The Worldwide Evolution of Life Expectancy
My father’s life expectancy at birth was 48 years. He survived to be 83, and he was by several years younger at his death than his brothers and sister at their deaths. He and they lived through what has been called "the demographic transition," from low life expectancies to high.
A recent paper in the Lancet charts the worldwide evolution of life expectancy between 1970 and 2010. Life expectancy has fallen in only 4 of the 187 countries with populations of 50,000 or more, the four being Zimbabwe, Lesotho, Ukraine, and Belarus. In the first two, AIDS was the cause; in the second two, alcohol.
Worldwide life expectancy between 1970 and 2010 rose at a rate of 3-4 years per decade, except for the 1990s, when the rate of improvement was considerably lower. In Asia and Latin America, the average age at death rose by 1 year every 2 years, a startling rate of improvement. But the greatest improvement in recent years has been in sub-Saharan Africa: life expectancy in Angola, Ethiopia, Niger, and Rwanda has increased by 10–15 years since 1990.
According to the authors, two medical interventions account for this: first the availability of anti-retroviral drugs to treat AIDS, and second the availability of both insecticide-treated mosquito nets and artemisin-combination treatment regimes for malaria.
Of course, it is easier to produce dramatic improvements starting from a low base; where infant mortality rates are high, it is relatively easy to extend life expectancy. And in fact the worldwide death rate of children under the age of 9 has fallen by nearly two thirds since 1970. This is in complete contradiction to the gloomy prognostications of that time, when many so-called savants predicted perpetual mass famine. If freedom from mortal disease is part of the good life, the world has been improving at an unprecedented rate. In 1970, 50 percent of males born could expect to live to 65 years; by 2010, 50 percent could expect to live to 73. The figures for females were 70 and 79, respectively. Men can expect to live longest in Switzerland, Australia Sweden, Iceland, and Israel; women in Japan, France, Iceland, Spain, and Switzerland. Women in Japan have the longest life expectancy of all: over 85 years.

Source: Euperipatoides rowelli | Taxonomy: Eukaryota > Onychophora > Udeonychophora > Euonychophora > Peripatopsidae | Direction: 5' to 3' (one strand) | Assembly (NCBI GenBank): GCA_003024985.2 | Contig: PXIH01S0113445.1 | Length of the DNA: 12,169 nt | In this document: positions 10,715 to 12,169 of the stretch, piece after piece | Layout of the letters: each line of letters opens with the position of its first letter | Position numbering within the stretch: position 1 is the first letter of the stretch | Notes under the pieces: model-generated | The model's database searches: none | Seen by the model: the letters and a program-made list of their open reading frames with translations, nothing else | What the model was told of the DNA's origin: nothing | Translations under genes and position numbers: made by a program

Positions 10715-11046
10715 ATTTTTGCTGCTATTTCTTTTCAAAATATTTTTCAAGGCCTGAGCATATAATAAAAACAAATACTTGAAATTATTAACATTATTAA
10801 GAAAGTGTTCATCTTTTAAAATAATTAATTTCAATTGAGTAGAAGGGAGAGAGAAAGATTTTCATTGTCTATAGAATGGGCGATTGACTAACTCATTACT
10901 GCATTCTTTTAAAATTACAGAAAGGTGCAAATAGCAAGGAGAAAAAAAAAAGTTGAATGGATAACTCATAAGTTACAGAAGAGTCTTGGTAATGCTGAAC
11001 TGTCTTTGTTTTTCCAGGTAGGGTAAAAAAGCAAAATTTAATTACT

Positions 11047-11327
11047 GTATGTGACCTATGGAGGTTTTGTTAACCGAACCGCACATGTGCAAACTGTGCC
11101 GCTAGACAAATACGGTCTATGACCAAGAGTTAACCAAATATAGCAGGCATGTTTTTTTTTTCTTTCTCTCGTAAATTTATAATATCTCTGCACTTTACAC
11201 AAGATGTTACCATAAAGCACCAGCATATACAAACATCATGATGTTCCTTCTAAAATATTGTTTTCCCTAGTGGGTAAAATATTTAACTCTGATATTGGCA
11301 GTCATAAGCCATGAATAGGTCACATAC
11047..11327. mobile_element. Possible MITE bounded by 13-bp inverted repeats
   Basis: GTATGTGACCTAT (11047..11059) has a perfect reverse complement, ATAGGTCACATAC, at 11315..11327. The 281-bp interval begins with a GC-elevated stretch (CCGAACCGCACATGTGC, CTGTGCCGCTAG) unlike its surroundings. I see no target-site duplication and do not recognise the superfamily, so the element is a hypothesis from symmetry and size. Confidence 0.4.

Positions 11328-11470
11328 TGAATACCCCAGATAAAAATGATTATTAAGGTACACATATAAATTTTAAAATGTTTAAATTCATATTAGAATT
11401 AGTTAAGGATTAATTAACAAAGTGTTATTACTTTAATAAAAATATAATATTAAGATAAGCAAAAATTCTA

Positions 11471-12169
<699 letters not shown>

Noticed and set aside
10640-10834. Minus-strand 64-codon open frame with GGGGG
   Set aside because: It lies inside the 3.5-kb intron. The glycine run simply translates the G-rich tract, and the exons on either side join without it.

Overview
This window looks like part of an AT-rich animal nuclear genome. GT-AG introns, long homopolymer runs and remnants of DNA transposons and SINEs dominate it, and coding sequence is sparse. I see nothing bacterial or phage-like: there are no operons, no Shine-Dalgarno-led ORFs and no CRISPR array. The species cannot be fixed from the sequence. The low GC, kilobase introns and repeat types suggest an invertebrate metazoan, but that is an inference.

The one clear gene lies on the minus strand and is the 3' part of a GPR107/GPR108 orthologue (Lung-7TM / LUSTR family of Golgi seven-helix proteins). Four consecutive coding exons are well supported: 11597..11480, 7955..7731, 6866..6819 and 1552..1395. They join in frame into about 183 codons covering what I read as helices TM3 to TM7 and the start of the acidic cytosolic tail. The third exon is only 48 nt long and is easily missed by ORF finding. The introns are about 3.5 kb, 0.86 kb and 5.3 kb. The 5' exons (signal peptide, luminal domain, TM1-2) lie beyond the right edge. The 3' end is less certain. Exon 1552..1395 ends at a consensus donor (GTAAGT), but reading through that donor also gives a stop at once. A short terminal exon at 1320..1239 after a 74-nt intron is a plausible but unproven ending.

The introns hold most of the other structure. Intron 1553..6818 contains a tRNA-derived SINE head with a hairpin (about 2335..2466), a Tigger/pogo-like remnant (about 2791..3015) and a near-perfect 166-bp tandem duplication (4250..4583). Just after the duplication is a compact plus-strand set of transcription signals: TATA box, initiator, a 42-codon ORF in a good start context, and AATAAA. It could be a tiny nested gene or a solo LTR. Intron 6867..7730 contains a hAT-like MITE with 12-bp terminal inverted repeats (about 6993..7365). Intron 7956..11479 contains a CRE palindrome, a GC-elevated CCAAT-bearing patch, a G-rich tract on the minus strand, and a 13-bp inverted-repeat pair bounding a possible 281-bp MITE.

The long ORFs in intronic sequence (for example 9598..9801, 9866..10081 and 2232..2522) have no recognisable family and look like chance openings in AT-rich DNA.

The paper makes clear – implicitly, not explicitly – that some inequalities are more unequal than others. Throughout the 40 years under consideration, the health, or at any rate the life expectancy, of women has improved faster than that of men. The gap between the sexes in life expectancy widened from 4.8 to 5.7 years. The decline in death rates between 1970 and 2010 was lowest for males between the ages of 20 and 39, only 19.7 percent. The main reason for this relatively low rate of decline, according to the authors, was the propensity of young men to have fatal accidents, partly no doubt because of their occupations, but also because of their risk-taking behavior.
At the Women’s Conference in Peking some years ago, I heard a British government minister demand complete equality between the sexes in everything. Did this mean we should be trying to reduce the number of fatal accidents among men, or increase the number among women? From the purely egalitarian point of view, it would not matter which. From the Rawlsian point of view, I suppose, the improvements of the last forty years represent a deterioration, since the position of the worst off (males) has worsened by comparison with that of the best off (women): that is, if a longer life is better than a shorter one.
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